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Can I be prosecuted for just for talking about having sex with a minor over the internet?


Yes, you can. The prosecution of those looking to have sex with a minor over the internet has exploded in recent years. These cases are easy to prosecute: police officers pose as underage minors (or the minor's parents) and get people to make incriminating statements. Then, they arrest them; the prison sentences are long. And the entire crime is a complete fiction, since there was no possibility for the minors or those seeking them out to actually meet, because the 'minors' are actually police officers. But how can someone be prosecuted for attempting to commit a crime which could actually never come to pass? As a Jacksonville criminal defense attorney, I have seen it happen.

Consider the recent case of U.S. v. Howard, decided by the Fifth Circuit Court of Appeals on September 9, 2014. Jeffrey Howard, an unemployed and bedridden man in California, began corresponding on a social networking website with a woman in Texas. Howard asked if the woman knew of a fifteen year old girl he could have sex with. The woman went to the police. The police created a fictitious persona, complete with a fake e-mail address and a phony Facebook profile. The fictitious person (an undercover cop) told Howard she could get a fifteen year old girl for him to have sex with. The undercover cop and Howard went back and forth for three weeks. The cop tried to get Howard to book a flight to Texas, but Howard (who was really all talk) refused. Finally, the cop, pressing Howard, said "take it or leave it", and Howard responded "okay, I'll leave it." This message was the last time Howard communicated with the undercover cop. Three months later, Howard was arrested in California, tried and convicted in Texas for the crime of attempt to knowingly persuade, induce, entice, or coerce a minor to engage in illegal sexual activity.

Did Howard's conduct cross the line from "preparation" to "attempt"? Howard's lawyer argued at his trial that Howard did not take a "substantial step" and that his conduct amounted to mere preparation. The trial court rejected Howard's arguments, because Howard sent a picture of his penis to the undercover cop and asked her to show it to the fictional minor. The trial court believed this to be a "substantial step." Howard was sentenced to the mandatory minimum sentence of 120 months imprisonment (10 years)!

In federal court, one must take a "substantial step' in order to be convicted of an attempt to commit a crime. The "substantial step" must be conduct that strongly corroborates the firmness of one's criminal intent. Acts which are merely preparatory are not enough. Howard argued that his actions-talking to an undercover cop for less than a month-can best be described as mere preparation. The prosecutor's argued otherwise, citing U.S. v. Lee, a Florida case (11th. Circuit, 2010) for the proposition that firm plans to travel are not required.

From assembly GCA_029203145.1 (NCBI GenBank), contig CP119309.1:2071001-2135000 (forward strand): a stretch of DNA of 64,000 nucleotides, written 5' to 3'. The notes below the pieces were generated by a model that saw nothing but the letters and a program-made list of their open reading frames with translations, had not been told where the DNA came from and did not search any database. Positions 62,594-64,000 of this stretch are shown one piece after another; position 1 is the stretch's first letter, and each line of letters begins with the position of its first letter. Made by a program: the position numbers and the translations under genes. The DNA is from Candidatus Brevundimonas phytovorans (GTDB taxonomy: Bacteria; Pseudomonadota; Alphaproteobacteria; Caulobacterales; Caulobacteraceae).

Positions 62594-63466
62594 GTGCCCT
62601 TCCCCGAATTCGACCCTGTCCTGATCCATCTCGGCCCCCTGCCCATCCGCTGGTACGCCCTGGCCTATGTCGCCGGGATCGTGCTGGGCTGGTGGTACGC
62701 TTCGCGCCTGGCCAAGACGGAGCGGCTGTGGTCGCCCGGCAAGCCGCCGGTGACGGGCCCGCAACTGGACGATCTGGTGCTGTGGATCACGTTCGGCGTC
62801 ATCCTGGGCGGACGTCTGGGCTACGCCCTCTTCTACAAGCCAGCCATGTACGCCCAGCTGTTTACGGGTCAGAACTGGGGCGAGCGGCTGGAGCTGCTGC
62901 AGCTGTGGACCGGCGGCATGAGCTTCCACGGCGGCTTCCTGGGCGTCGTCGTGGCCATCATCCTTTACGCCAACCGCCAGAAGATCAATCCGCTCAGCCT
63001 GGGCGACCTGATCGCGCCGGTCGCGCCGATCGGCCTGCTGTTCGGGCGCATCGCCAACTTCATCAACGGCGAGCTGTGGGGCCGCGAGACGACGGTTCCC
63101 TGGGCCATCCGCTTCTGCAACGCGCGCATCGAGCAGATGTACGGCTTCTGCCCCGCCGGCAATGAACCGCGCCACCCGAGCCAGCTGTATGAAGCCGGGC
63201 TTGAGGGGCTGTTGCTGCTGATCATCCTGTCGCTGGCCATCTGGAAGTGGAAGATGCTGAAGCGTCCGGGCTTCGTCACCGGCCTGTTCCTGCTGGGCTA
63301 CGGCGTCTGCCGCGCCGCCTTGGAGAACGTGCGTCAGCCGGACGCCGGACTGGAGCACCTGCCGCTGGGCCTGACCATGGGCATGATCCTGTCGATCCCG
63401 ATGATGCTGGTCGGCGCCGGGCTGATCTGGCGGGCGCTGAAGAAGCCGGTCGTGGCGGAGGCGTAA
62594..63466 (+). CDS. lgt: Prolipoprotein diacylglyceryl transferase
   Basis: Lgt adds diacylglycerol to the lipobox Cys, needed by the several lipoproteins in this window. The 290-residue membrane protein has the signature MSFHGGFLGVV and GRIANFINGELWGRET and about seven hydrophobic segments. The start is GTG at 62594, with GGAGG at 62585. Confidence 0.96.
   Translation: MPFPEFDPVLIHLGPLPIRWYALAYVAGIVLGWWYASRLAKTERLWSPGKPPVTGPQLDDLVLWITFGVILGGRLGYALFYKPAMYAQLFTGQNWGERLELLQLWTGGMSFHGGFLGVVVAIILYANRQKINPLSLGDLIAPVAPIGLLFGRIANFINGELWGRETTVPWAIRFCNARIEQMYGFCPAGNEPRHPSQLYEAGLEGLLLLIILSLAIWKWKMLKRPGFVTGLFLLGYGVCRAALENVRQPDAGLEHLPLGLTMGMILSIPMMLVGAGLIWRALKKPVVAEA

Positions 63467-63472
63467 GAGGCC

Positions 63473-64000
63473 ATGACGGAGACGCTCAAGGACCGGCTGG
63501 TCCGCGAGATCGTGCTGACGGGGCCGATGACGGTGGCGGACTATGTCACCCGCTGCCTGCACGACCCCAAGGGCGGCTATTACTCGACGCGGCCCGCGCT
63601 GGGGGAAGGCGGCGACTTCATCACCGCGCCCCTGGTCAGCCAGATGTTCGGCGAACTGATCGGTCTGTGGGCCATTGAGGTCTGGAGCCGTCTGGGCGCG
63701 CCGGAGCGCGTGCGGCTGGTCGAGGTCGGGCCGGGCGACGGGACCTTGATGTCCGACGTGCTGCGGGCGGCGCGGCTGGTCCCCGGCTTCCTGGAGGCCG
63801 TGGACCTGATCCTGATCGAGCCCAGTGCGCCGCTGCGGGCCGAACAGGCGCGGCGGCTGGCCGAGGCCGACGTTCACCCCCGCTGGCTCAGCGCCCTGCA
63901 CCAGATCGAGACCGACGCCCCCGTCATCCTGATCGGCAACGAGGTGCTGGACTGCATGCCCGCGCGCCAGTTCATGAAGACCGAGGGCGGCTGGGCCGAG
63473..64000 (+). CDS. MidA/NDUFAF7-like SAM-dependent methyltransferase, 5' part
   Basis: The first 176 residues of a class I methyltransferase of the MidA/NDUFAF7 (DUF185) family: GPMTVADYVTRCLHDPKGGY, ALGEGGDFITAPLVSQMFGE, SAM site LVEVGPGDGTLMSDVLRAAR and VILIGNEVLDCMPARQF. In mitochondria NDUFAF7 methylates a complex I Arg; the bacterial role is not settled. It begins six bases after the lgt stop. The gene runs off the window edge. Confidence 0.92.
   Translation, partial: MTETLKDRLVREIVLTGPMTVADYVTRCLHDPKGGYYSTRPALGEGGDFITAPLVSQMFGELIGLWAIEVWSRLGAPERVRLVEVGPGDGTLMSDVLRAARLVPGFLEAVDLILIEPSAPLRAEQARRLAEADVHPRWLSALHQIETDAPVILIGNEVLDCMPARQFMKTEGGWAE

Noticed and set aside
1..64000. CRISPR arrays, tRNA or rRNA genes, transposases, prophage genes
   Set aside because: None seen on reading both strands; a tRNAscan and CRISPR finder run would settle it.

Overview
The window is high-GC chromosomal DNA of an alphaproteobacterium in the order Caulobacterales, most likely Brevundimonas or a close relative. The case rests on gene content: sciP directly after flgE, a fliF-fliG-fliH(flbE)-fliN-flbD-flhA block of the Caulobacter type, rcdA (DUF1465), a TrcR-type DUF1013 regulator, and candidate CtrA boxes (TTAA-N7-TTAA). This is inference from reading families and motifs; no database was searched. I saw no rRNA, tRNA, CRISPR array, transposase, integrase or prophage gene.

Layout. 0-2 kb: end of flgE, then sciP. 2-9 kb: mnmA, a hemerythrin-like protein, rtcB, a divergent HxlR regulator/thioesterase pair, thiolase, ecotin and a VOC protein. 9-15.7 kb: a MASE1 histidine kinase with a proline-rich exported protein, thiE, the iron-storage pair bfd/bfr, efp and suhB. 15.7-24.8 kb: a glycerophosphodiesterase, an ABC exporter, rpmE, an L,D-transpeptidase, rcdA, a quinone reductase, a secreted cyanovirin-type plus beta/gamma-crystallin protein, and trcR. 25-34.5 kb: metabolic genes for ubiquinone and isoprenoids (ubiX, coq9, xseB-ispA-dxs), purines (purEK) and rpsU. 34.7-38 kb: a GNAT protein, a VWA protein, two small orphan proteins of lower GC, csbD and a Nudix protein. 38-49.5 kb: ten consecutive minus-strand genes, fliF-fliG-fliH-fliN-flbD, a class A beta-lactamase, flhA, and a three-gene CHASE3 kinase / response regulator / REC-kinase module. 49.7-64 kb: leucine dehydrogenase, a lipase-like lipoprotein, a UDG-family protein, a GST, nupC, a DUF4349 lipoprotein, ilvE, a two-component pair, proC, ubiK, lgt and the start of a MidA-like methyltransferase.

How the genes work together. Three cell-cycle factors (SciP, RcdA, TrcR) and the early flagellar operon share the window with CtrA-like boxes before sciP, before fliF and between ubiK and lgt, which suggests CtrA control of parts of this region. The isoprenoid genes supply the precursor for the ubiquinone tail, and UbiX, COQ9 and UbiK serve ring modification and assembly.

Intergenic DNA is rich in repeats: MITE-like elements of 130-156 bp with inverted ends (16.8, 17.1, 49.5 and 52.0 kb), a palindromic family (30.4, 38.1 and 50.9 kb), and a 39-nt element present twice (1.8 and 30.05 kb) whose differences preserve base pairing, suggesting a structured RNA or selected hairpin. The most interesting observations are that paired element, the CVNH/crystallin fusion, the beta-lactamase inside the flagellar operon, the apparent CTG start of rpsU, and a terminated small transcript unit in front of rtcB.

Prosecutions like this one ordinarily are the result of sting operations. The accused discusses a specific meeting place with an undercover cop posing as a minor (or a minor's parent). The accused shows up at the meeting place and is arrested. The courts have held that traveling to a meeting place is a substantial step toward the commission of a crime and sufficient to establish attempt. Here in Florida, the court has held that it is sufficient to prosecute someone who makes arrangements to meet a minor to engage in sexual activity, whether or not the minor actually exists. U.S. v. Yost (11th. Circuit, 2007). The appeals court in Texas affirmed Howard's conviction, which means he spends the next 10 years in prison.

Lesson Learned:

While no one has sympathy for those looking to have sex with minors, these decisions , in my opinion, come dangerously close-or cross the line- from punishing action to punishing mere bad thoughts. Howard had absolutely no intent to travel from California to Texas to have sex with a minor. He had neither the financial nor physical ability to travel. Like many in his position, he was merely passing the time - unemployed and disabled - on a home computer, In no other area of the law are bad thoughts punished with substantial prison time. To those who would troll for sex with minors over the internet-don't even think about it. In nearly every case, the person you're communicating with is a police officer.

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